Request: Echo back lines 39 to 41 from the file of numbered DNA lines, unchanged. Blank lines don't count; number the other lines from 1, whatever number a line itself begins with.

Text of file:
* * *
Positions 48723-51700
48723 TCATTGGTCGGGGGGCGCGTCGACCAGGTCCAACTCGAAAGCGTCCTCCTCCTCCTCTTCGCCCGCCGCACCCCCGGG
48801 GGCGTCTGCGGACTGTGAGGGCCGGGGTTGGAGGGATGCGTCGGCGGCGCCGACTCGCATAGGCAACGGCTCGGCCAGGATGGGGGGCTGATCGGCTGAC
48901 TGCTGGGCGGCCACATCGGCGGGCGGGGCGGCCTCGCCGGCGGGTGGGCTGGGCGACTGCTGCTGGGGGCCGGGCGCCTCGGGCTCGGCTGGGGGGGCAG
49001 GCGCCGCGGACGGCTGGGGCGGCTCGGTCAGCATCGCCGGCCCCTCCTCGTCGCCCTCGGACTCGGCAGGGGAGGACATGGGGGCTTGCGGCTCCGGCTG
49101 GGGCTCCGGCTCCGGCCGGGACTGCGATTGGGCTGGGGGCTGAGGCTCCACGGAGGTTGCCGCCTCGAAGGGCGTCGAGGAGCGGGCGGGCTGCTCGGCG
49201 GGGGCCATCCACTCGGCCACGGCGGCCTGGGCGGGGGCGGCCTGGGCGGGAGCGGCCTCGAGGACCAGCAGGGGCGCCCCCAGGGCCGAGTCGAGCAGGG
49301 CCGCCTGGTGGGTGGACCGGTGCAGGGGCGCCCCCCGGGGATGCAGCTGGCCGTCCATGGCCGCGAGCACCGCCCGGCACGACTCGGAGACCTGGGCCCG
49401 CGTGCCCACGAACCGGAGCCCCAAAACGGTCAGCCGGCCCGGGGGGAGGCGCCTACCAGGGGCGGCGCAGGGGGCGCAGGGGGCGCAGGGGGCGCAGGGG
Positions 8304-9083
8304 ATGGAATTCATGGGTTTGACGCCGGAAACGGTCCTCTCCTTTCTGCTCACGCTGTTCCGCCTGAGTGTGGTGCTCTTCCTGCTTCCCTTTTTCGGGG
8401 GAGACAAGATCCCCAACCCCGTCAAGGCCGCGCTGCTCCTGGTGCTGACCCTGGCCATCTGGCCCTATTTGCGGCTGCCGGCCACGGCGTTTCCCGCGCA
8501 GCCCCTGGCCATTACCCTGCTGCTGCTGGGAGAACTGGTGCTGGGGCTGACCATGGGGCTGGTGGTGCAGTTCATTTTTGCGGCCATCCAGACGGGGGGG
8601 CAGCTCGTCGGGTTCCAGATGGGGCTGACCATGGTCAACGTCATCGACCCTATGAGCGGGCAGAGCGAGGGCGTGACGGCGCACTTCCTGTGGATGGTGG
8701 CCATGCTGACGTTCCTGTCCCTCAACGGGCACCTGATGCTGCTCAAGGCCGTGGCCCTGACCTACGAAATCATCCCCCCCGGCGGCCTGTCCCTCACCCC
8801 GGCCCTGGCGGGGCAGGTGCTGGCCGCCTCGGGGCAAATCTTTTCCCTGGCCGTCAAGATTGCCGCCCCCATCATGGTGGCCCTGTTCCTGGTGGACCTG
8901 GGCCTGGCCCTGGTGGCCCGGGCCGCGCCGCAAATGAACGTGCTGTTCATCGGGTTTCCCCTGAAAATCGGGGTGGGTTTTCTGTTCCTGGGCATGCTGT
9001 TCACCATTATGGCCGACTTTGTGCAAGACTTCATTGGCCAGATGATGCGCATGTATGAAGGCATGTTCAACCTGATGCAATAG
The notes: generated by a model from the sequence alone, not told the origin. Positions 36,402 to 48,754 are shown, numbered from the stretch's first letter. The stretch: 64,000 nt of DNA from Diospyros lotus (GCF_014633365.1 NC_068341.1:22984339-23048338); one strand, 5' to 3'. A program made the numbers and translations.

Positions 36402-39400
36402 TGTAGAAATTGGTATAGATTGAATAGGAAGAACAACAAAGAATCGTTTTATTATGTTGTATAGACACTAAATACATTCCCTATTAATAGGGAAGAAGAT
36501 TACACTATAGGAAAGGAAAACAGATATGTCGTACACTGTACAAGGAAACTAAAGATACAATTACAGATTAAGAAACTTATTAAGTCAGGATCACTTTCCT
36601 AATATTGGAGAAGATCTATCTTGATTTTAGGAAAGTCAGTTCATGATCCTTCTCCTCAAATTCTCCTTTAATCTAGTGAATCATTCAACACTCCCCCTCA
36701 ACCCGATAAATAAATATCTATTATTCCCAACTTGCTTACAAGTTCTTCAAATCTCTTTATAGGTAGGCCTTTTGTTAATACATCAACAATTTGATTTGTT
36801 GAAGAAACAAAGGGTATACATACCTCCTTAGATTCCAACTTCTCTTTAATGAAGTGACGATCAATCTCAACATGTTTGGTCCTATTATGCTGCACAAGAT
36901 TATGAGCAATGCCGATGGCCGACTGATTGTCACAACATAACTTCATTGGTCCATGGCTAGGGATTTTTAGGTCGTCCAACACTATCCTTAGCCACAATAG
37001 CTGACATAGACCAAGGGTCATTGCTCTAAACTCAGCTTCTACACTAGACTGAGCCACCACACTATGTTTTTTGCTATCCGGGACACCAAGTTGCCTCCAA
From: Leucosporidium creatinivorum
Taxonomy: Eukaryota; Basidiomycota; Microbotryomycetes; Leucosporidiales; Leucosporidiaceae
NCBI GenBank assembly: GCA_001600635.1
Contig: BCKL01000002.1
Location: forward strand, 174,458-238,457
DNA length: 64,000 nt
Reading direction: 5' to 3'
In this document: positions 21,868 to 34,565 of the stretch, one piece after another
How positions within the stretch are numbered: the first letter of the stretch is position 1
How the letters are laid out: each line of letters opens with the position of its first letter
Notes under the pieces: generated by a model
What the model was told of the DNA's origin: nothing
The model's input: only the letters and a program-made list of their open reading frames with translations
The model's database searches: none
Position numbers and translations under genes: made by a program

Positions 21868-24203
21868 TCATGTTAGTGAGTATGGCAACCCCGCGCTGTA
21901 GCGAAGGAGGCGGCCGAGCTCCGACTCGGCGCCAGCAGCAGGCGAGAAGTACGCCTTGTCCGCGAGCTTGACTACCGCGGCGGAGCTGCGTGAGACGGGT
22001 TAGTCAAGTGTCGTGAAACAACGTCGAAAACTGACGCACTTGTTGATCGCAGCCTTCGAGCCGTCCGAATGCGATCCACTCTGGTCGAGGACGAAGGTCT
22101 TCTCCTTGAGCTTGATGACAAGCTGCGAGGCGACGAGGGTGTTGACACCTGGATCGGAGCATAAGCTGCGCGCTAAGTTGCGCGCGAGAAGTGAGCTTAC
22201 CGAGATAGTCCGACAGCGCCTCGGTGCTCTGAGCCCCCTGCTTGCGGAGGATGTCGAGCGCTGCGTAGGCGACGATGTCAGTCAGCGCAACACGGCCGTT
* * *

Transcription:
What the model was told of the DNA's origin: nothing
The model's input: only the letters and a program-made list of their open reading frames with translations
The model's database searches: none